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Portland Seed Fund Gets $575K More From City To Fund More Start-ups

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October 18-20, 2023 / Tucson, AZ
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The Story

The Portland Seed Fund is readying a sequel.

The two-year-old investment vehicle, which backs promising ideas at their earliest stage, plans to launch a second, larger edition this fall. It would offer more financial “runway” to startups as they move from intriguing concepts into plausible businesses.

The Portland Development Commission votes Wednesday on granting $500,000 from the city’s general fund for the investment fund’s second act, plus $75,000 to help establish a new intermediary to handle the money and manage any proceeds.

Plans call for the second Seed Fund to launch this fall with at least $4.5 million in additional backing, including $750,000 from the state-run Oregon Growth Account and the balance from private investors.

The Seed Fund’s first iteration emerged in 2011 with $3 million, most of that public dollars. It was an experiment in using taxpayer money to kick start what had been a tepid entrepreneurial climate.

Two years later, the picture has changed considerably.

Seed Fund I
Launched: 2011
Size: $3.2 million, about 55 percent from public sources, including the city of Portland
Invested: $1.35 million in 36 companies. The seed fund ultimately expects to invest $2.3 million (the rest will cover management and administrative fees).
Outside investment: 25 of the seed fund’s companies have raised $23 million in other backing.
Portfolio status:One company (Geoloqi) has been sold; another (Audioname) was sold to another company in the portfolio (Launchside). One company (Good Works Now) is out of business.

Several other organizations have emerged to nurture and finance Portland startups, including Wieden+Kennedy’s Portland Incubator Experiment, Upstart Labs and the Nike+ Accelerator.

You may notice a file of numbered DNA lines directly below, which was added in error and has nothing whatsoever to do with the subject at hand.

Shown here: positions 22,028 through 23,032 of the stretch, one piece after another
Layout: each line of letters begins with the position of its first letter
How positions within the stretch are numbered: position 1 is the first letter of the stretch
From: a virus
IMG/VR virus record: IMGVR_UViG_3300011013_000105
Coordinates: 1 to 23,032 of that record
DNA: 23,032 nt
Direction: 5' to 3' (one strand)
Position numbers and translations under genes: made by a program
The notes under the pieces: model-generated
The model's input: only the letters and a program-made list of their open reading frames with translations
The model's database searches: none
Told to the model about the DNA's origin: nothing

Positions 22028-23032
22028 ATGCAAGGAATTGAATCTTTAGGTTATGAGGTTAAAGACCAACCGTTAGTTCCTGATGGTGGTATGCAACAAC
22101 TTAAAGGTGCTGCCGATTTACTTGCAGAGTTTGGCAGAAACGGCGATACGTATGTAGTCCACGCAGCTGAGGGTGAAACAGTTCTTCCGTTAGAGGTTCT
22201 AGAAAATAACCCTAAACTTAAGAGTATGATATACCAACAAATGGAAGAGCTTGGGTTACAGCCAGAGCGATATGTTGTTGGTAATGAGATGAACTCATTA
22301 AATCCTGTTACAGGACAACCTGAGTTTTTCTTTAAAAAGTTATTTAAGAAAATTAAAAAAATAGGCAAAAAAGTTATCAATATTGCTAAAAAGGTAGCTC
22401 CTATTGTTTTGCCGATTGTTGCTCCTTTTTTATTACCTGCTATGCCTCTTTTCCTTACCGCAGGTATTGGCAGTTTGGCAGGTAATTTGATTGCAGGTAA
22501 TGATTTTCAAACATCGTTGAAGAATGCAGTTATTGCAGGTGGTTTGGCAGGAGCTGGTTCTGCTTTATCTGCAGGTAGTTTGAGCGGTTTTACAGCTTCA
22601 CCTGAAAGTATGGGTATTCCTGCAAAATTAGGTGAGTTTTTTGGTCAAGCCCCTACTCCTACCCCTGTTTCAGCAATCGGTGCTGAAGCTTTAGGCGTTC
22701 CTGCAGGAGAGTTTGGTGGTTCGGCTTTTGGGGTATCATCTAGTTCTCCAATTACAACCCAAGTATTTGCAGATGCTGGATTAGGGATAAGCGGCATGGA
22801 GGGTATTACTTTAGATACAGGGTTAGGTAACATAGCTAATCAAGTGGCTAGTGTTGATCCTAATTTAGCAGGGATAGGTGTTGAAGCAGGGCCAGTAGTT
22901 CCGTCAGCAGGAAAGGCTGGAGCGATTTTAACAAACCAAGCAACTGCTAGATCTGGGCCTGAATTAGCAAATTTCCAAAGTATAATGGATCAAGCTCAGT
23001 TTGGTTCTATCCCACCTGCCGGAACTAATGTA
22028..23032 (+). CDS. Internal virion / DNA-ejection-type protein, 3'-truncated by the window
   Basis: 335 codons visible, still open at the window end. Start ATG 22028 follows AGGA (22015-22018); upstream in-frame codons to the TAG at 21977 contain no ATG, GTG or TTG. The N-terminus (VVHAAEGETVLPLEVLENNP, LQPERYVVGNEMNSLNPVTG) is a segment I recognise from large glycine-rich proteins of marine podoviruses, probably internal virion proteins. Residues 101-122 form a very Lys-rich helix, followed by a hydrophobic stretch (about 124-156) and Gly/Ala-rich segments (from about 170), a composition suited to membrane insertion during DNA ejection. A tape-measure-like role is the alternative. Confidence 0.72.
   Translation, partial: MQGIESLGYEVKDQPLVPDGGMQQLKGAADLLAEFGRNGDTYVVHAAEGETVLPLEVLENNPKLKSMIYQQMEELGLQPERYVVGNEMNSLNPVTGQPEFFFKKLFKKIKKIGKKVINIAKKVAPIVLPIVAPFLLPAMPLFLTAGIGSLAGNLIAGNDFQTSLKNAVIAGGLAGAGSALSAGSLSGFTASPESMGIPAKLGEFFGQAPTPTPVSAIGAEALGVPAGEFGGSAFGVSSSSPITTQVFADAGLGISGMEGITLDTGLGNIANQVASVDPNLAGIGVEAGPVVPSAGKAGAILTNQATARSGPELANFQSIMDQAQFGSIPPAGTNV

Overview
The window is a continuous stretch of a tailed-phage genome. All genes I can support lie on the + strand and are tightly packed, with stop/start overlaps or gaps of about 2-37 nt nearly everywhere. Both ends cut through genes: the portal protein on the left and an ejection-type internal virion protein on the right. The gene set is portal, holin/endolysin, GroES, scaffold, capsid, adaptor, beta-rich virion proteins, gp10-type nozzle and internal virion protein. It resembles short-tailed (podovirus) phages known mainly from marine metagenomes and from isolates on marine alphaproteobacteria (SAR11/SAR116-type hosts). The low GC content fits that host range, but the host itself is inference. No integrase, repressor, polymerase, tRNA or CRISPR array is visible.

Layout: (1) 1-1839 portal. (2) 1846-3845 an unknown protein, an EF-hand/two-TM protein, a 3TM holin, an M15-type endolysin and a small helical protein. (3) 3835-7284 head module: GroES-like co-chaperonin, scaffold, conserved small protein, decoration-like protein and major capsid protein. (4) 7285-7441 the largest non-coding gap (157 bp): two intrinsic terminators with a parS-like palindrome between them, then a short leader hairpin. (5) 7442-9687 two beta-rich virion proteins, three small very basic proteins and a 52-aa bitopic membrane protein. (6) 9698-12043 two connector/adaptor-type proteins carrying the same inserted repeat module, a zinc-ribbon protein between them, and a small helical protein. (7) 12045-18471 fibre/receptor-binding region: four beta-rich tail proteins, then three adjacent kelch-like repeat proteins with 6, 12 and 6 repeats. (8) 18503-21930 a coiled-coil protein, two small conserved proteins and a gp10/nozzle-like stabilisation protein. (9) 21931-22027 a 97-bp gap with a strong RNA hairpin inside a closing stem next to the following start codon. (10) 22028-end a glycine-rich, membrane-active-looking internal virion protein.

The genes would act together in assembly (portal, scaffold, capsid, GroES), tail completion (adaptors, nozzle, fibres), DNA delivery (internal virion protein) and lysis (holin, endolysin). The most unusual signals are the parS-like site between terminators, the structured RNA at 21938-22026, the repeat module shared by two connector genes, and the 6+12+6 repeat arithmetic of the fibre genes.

The pace of investment in Oregon startups has surged, at least through the first part of this year, and the software industry at the heart of the entrepreneurial renaissance has undertaken a hiring binge.

Public money provided most of the Seed Fund’s first stake; this time, it will be 25 percent or less. Other investors include veterans of Oregon’s chip industry, according to the fund, who are seeking technology’s next wave.

Even so, the city believes there’s more to do. In addition to the $575,000 grant slated for PDC approval Wednesday, the budget the City Council approved last week includes $150,000 for a follow-in investment in the Seed Fund next year.

“We would acknowledge that the seed environment has improved. I don’t know that we’ve reached the point that it’s saturated,” said Chris Harder, the PDC’s business and industry manager.

The Seed Fund invests $25,000 apiece in four classes of roughly eight startups, holding most of its money for follow-on investment in the most promising companies.

Portland startup Vizify was a member of the Seed Fund’s first class in 2011. The company, which creates graphical profiles of users’ online identities, has since landed a pair of high-profile partnerships with Twitter and some blue-chip Silicon Valley investors.